By ELOISE OGDEN
When surface and mineral owners have issues with oil companies and other oil-field-related firms, there are agencies and organizations who offer services of help.
Agencies and organizations that can provide assistance include the following:
Alison Ritter, public information officer for the North Dakota Department of Mineral Resources in Bismark, said mineral and surface owners can call that agency for information. If the Mineral Resources Department does not have the information to answer a query, it will refer the person to another agency or organization.
To contact the Mineral Resources Department call 328-8020 or visit its website at (www.dmr.nd.gov/).
The North Dakota Agriculture Department offers mediation from its North Dakota Medication Service, formerly the N.D. Agricultural Mediation Service.
Mediation is now available to address many energy development-related issues, including surface damages, property access, mineral rights and royalties.
The 2011 Legislature expanded the responsibilities to include dispute resolution of property issues related to energy development and landowner disputes with the N.D. Game and Fish Department related to damage caused by deer on winter livestock feed supplies.
According to the N.D. Department of Agriculture website, mediation is a voluntary, confidential process in which a neutral mediator guides the parties who are involved in a dispute through a thorough examination and discussion of the issues. The mediator also helps the parties identify possible solutions. Agricultural producers, energy developers, landowners, or an owner, lessee, or lessor of mineral interests may request assistance from the North Dakota Mediation Service. Other entities may qualify, but all requests for service are considered.
The mediation allows all parties involved in the dispute to speak openly about the issues in a confidential manner. North Dakota law provides that with some limitations, mediation is confidential and privileged.
There is an hourly charge for the service based on each case, according to a spokeswoman.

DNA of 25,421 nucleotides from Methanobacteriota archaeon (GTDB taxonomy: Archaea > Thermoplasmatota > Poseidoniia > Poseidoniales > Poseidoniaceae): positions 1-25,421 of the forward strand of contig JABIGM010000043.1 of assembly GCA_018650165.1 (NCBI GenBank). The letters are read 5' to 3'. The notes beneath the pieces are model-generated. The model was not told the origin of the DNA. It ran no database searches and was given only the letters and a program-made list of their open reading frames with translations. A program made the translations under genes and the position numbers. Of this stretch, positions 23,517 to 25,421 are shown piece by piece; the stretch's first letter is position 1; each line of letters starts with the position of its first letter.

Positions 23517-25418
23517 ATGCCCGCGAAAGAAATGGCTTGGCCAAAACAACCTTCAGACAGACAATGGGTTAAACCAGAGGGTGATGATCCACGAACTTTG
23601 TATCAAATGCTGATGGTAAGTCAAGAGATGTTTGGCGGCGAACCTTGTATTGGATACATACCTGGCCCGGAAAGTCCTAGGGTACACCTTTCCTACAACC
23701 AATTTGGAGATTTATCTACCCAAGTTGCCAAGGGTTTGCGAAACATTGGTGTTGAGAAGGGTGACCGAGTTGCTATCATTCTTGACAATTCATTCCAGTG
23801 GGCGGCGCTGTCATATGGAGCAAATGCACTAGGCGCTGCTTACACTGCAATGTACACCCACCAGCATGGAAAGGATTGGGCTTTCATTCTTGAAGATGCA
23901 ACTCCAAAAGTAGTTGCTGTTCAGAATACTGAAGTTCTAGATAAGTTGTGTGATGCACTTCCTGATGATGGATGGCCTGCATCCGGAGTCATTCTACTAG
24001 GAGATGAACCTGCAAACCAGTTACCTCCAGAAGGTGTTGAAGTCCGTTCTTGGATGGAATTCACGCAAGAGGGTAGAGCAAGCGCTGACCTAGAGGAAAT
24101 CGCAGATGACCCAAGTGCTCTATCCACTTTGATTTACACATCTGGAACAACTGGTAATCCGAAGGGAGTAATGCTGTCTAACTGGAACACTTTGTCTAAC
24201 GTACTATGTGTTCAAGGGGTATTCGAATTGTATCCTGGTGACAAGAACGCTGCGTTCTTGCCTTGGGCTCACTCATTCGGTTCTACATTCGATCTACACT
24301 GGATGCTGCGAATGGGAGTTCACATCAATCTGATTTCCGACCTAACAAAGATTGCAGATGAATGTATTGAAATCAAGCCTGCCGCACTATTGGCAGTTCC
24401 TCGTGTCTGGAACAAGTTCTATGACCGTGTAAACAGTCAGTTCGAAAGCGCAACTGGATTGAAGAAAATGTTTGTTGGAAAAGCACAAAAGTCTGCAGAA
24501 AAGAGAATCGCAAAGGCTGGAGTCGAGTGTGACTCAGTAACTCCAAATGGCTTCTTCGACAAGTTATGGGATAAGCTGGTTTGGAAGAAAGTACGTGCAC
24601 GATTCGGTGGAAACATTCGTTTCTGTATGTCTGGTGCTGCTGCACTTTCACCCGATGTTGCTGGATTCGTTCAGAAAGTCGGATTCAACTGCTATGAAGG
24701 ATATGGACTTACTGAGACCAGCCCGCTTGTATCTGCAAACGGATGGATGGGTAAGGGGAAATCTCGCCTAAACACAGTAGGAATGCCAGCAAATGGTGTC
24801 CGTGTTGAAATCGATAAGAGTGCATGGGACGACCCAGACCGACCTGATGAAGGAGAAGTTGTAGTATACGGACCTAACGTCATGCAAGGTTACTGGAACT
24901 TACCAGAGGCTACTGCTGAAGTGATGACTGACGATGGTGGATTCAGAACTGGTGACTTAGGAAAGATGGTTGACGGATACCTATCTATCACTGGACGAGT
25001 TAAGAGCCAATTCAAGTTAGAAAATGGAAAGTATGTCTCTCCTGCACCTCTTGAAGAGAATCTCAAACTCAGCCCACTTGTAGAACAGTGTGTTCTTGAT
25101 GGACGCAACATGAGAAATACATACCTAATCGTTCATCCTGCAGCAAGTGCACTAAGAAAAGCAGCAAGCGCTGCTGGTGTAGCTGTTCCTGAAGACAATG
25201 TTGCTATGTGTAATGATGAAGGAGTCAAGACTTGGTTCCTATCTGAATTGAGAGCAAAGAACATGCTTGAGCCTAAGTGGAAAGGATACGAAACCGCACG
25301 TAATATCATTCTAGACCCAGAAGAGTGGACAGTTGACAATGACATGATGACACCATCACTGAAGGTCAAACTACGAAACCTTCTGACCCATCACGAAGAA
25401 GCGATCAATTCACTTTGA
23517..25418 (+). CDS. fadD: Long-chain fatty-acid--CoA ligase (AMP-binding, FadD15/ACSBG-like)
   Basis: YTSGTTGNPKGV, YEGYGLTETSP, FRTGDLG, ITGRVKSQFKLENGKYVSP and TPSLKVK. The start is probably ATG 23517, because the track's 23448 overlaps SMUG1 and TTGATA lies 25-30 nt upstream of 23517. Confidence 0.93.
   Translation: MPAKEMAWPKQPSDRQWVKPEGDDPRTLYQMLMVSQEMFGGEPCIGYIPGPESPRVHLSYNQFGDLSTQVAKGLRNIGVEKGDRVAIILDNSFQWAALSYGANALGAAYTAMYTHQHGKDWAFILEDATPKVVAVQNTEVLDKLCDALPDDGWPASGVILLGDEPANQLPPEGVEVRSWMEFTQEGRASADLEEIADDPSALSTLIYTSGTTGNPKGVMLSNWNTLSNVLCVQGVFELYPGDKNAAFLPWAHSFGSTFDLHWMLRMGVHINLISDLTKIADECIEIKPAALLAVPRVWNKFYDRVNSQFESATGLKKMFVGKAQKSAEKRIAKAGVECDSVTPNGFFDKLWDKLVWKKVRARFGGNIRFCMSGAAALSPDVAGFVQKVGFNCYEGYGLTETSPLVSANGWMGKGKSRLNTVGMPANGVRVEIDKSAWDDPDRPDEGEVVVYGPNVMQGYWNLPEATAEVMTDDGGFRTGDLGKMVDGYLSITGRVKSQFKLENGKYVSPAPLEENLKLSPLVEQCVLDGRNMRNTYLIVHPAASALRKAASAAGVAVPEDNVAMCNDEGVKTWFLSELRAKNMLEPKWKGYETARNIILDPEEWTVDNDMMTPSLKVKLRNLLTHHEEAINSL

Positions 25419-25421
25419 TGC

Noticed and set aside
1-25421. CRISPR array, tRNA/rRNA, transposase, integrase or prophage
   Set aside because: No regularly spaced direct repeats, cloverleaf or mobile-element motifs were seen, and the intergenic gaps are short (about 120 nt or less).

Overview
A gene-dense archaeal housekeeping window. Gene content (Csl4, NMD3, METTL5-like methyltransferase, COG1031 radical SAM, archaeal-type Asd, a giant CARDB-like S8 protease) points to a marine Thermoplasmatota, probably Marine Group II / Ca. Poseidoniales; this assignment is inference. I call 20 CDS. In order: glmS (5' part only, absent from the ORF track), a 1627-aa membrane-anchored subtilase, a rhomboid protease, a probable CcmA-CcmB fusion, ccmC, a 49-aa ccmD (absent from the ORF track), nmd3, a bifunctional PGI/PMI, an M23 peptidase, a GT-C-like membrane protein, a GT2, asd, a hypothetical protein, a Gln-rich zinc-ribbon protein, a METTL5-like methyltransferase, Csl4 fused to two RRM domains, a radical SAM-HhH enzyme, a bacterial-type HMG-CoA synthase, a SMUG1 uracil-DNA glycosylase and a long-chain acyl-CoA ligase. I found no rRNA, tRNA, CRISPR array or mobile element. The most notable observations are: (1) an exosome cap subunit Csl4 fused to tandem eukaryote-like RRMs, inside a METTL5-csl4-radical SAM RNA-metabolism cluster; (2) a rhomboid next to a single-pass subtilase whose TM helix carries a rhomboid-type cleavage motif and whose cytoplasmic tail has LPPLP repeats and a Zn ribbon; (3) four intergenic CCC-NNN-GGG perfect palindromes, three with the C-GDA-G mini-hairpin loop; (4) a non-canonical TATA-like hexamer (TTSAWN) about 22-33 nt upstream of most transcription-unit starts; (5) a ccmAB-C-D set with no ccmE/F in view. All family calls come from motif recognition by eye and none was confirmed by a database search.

To request mediation services or learn more about the program, people can call 328-4158 or email firstname.lastname@example.org. The N.D. Department of Agriculture’s website also has information about the program at (www.nd.gov/ndda)
The North Dakota Petroleum Council has information available for surface and royalty owners.
The information for royalty owners includes the process and what a royalty owner can expect if they have mineral rights. The information on surface owner issues includes split estate, a term used when ownership of the surface estate is legally severed, or split from ownership of the subsurface mineral estate.
The information is available at (www.ndoil.org/), then go to “Oil Can!”
Royalty owners with questions can contact the National Association of Royalty Owners, an educational and informational organization, in Tulsa, Okla., at 918-794-1660 or 1-800-558-0557 or email NARO@NARO-us.org.
Although there is a North Dakota chapter, a spokeswoman at the Tulsa office said people with queries should call that office since it has regular office hours.
The Northwest Landowners Association notes on its website that it “strives to inform, support, and promote property rights issues to landowners and residents of northwest North Dakota.” Its mission includes “to create a network of information on issues as they pertain to mineral owners, landowners, operators, or occupants.”
For more information about the organization visit (nwlandowners.com/).
Dakota Resource Council was formed in 1978 to protect North Dakota’s land, air, water, rural communities and agricultural economy, is a nonprofit grassroots activist organization. Its work also includes regulation of oil and gas development.
For more information contact the Dakota Resource Council at its main office in Bismarck at 224-8587. People also can call the Dickinson office at 483-2851 and the Grand Forks office at 595-2344, or visit DRC’s website at (drcinfo.org/).